May 2019

CIP’s Investment Manager, Jules Tompkins considers how social sector organisations can approach the use of digital technology in service design and delivery to enhance social impact   

When I was at University the internet was still in its infancy and the bulk of my undergrad research was using books and journals. I remember one occasion when the book I needed was already checked out and a fellow student suggested I try Google, not particularly memorable you might think but I remember it because I had to ask him how to spell ‘Google’. This seems almost inconceivable now when you consider there are 3.2 trillion Google searches each year. Digital interaction is increasingly a way of life, by the end of 2018 there were 12.8 million smart energy meters in homes and businesses across the UK and 100 million voice activated speakers worldwide. If digital and ‘tech’ is now so integral to our lives, is the social sector keeping pace?

Funders and social investors are increasingly seeing applications from social sector organisations to support digital-based services and models to tackle complex needs. Many have the potential to deliver effective social impact but some also come with a hefty price-tag and a host of assumptions about how people will engage with ‘digital’ in whatever form it takes. The challenge for many funders is not whether we want to support digital services but rather how can we assess whether the approach is going to work in the way organisation assumes? The risk is whether the often ‘bespoke’ digital solution could become the end in itself, especially if it requires substantial upfront investment, specialist skills and a lot of resource to maintain it. Can a website deliver social impact? Does the world need another App? On the other hand, is there a danger funders and social investors could be inadvertently stifling the use of digital to achieve social impact if we’re not confident to assess if it’s the right approach?

To try and get to grips with some of these digital dilemmas I recently attended a workshop run by the team at CAST(Centre for Acceleration of Social Technology). It was an opportunity to listen to the CAST experts with other funders to explore some of the practical challenges and opportunities when it comes to investing in digital and tech-based models. There were three things that stood out for me –

  1. Make sure you fully understand the problem you are trying to address and the behaviours associated with it – don’t jump straight to the digital solution
  2. Don’t design digital services based on assumptions of how you think people ‘should’ engage with it – the reality may be very different
  3. Digital doesn’t need to be ‘ground-breaking’ or innovative to be effective – never build from scratch unless you absolutely need to.

These might sound like common sense but they stuck in my mind because I could think of numerous examples of funding applications focussing on the ‘need’ for a new App, bespoke website or digital platform but with very little research or evidence to demonstrate why that was the most effective solution. The ‘need’ to use digital tools was starting to overshadow the impact they were trying to create.

Social sector organisations often have a good understanding of the problem they’re trying to address but getting to grips with behaviours can be more challenging. A digital solution based on how you think people shouldbehave, or shouldinteract with something on the premise it will have a positive impact, probably isn’t going to work. I recently read a blog that explained commercial tech companies design and develop their products by considering two value judgements – User Value and Financial Value. From a User Value perspective, they focus solely on how people behave and interact with a product, making no assumptions about how they think people shouldbehave or interact. This is one of the reasons why many digital products are so addictive (how many times have you looked at your mobile phone today?). When it comes to using digital for social good there are three strands to the value judgement –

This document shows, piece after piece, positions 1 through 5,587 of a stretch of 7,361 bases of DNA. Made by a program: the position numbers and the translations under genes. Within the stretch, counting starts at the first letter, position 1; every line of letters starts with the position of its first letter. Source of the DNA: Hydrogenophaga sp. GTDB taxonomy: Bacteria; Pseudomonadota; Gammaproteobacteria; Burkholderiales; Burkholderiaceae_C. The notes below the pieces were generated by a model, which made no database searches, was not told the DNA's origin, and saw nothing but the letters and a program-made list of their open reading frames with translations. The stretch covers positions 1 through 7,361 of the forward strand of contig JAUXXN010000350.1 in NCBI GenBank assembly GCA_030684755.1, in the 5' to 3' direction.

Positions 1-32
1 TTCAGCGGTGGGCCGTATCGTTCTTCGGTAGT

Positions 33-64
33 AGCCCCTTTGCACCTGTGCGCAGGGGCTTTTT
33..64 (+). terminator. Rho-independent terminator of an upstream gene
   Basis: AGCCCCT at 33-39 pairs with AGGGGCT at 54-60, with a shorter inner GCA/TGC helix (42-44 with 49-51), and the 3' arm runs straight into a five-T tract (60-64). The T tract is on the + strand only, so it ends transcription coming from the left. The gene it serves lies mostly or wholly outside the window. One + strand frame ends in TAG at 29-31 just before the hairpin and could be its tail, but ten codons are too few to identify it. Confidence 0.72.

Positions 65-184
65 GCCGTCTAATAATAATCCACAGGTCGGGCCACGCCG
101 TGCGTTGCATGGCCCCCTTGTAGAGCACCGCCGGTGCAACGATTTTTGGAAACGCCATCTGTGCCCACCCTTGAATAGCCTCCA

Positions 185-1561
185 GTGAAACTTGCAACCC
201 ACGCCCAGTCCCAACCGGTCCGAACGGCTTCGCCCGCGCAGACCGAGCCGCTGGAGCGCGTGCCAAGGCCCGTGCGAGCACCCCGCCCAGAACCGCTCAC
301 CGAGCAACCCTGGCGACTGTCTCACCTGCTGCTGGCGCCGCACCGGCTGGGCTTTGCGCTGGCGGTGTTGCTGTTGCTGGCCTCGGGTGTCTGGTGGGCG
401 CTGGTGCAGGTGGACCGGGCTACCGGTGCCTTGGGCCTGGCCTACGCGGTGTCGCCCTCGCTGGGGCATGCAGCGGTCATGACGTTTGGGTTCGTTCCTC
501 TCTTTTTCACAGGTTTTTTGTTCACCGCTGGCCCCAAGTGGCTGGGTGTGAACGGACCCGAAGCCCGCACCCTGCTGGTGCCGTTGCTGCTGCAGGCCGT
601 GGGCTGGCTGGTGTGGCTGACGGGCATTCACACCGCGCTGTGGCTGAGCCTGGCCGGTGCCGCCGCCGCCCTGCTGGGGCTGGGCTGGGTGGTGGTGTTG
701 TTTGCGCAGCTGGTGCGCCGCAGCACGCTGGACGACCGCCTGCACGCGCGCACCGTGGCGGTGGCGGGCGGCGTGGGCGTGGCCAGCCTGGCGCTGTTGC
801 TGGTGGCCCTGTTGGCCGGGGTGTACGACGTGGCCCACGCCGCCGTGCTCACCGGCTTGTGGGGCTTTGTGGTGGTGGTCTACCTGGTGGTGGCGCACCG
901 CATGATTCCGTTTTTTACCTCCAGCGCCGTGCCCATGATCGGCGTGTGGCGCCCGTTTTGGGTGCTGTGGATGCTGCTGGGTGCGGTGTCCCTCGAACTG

• User Value– understanding service users changing needs, behaviours and expectations
  • Financial Value– value for money and sustainability
  • Social Value– what is the problem and what is the intended social impact

It’s these three strands that will help to unlock the social impact that digital can help to create.

Understanding user needs and designing a service around them is never easy (digital or otherwise), but focusing on the technology at the beginning is more likely to set you off on the wrong path which could end up being a costly mistake. To try and help with the digital challenge, CAST have put together 10 Digital Design Principles to help charities and social enterprises to build better digital services and tools.

Based on extensive research and testing, the Design Principles have been tailored to the social sector and aim to help organisations understand what ‘good’ looks like for them and their users. The principles can be found at with detailed guidance, tools, scenarios and case studies.

These principles alone will not necessarily make the process any easier but they can help to cut through some of the potential complexity and enable organisations (and their funders / investors) to feel confident that the identified solution is the right one and will lead to effective social impact, the biggest value judgement of them all.

For further advice and guidance on designing digital services –


10 Design Principles –

CAST Blog –